Men’s basketball anticipates tough offensive matchup against UNLV
Redshirt senior guard Prince Ali is averaging 11.0 points per game through UCLA men’s basketball’s first two outings. Ali also leads the Bruins with 15 free throw attempts on the season. (Tanmay Shankar/Assistant Photo editor)
Friday, 8 p.m.
By Sam Connon
Nov. 15, 2019 2:11 a.m.
This post was updated Nov. 15 at 12:09 p.m.
The Runnin’ Rebels have never beat the Bruins, but if history means anything, they are getting closer.
UCLA men’s basketball (2-0) will host UNLV (1-2) on Friday for the teams’ first matchup in Pauley Pavilion since 1998. The Bruins own a 5-0 advantage over the Rebels all-time, but in their last meeting, UCLA won by just two points in the opening round of the 2015 Maui Jim Maui Invitational.
Only two Bruins on this year’s roster were around for that matchup – redshirt seniors guard Prince Ali and forward Alex Olesinski. The then-freshman duo combined for 10 points, seven rebounds and 31 minutes in the game.
“Historically, they’ve been a big, physical team,” Ali said. “I’ve played against them once in my career, and it wasn’t an easy game, so that’s what I’m expecting.”
UNLV opened its 2019-2020 season with a 15-point victory over Purdue Fort Wayne – which UCLA beat by 25 in its season-opener last year – before dropping its next two games. Both losses came in overtime, however, and both came against Power Five teams in Kansas State and California.
And despite owning a losing record, the Rebels are averaging 10.7 more rebounds per game than their opponents, something coach Mick Cronin said he has taken notice of.
“(The Rebels) are big and strong and they rebound the ball,” Cronin said. “I don’t think they’re going to be in shock playing us because they’ve already seen other high-major teams. It’s not like they’ve been at home blowing teams out, so I think that’s an advantage for them – they’ve been in a couple of dogfights already.”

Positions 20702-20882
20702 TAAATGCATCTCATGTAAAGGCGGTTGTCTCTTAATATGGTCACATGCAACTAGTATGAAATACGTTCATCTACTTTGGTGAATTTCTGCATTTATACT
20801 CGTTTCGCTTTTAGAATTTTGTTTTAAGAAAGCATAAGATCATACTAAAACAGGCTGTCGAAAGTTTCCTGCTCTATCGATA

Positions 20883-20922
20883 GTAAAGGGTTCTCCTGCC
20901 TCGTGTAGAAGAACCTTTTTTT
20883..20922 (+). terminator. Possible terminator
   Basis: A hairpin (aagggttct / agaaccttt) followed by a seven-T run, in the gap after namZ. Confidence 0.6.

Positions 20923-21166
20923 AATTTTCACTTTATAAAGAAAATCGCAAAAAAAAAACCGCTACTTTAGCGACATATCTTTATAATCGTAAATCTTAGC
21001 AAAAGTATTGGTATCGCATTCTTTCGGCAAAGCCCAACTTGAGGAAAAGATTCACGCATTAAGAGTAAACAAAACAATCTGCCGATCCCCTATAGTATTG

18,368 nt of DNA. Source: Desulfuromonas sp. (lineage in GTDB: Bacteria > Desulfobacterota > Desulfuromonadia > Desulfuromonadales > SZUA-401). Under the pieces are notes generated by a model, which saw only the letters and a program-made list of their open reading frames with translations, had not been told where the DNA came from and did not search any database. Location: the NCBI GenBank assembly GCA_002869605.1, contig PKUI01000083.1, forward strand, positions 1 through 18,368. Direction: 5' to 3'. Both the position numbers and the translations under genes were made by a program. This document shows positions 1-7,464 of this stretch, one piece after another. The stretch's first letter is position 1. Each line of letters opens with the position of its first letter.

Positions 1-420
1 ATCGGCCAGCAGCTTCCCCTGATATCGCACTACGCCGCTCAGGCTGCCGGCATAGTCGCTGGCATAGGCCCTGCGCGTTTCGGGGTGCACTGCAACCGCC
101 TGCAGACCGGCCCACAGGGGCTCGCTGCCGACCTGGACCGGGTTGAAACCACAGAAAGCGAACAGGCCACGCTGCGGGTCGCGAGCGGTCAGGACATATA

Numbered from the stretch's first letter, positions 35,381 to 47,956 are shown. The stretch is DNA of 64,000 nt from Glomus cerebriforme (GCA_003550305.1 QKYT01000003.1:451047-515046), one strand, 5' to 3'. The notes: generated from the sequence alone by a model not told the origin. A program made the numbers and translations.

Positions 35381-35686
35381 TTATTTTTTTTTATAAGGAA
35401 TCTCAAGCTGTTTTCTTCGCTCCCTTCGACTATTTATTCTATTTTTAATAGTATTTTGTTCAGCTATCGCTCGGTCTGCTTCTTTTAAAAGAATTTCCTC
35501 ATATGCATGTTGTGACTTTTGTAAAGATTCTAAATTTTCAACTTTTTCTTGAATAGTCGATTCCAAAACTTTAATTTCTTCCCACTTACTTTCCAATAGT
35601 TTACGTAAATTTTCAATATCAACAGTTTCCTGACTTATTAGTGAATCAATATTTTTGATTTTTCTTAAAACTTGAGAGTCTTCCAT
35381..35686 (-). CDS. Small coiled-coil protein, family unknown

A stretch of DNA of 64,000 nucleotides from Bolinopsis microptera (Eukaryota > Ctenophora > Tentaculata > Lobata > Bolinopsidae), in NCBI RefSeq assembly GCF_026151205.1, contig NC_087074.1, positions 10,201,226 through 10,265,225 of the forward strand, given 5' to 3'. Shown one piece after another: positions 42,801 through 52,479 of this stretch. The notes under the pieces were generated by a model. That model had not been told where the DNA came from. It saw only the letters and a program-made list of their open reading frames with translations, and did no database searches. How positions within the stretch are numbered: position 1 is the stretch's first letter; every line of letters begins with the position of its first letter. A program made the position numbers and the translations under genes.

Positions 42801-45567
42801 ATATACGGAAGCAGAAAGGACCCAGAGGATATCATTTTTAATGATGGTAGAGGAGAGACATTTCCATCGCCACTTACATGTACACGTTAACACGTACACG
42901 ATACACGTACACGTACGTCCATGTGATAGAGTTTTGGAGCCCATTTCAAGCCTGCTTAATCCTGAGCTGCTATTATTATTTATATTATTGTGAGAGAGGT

Unlike UNLV, UCLA has had to rely on second-half comebacks against Big West opponents to preserve its young undefeated season.
Sophomore guard Jules Bernard said the Bruins won’t be able to count on another comeback with a veteran UNLV squad coming to town.
“We need to come out with passion right from the beginning and make a statement,” Bernard said. “So that’s definitely an emphasis going into the future games – coming out strong and making a statement right away.”
The defensive-minded Cronin is familiar with UNLV’s leading scorer, however – guard Amauri Hardy. The first-year UCLA coach tried to recruit Hardy when he was still at Cincinnati, and he said shutting down the junior will be paramount for the Bruin defense on Friday.
“Amauri Hardy is a great player, creates a lot of offense for himself and his teammates off the dribble,” Cronin said. “He can get his own points, he doesn’t need screens, he doesn’t need the pick and roll – he can go get it.”
The junior from Detroit is averaging 19 points per game through UNLV’s first three outings, with a season-best 27 points and five 3s coming against Kansas State. After averaging 18.9 minutes per game his freshman season and 29.6 a season ago, Hardy is averaging 38.3 so far this year.
Hardy’s backcourt mate, guard Elijah Mitrou-Long, is another key Rebel who Cronin said the Bruins will have to look out for. Mitrou-Long is a graduate transfer from Texas who is averaging 12.3 points, 4.3 rebounds and four assists in his first season running the point for UNLV.
Ali – who will likely be tasked with defending the UNLV’s established guards – said Friday’s game will mark a significant personal moment for him. His parents, who are from New York, are flying out west to watch their son play in Pauley Pavilion for the first time in his UCLA career.
“It’s going to mean a lot,” Ali said. “They’ve been to a few games I’ve been hurt, some of them – most of them actually – so it’s going to mean a lot. It’s my senior year.”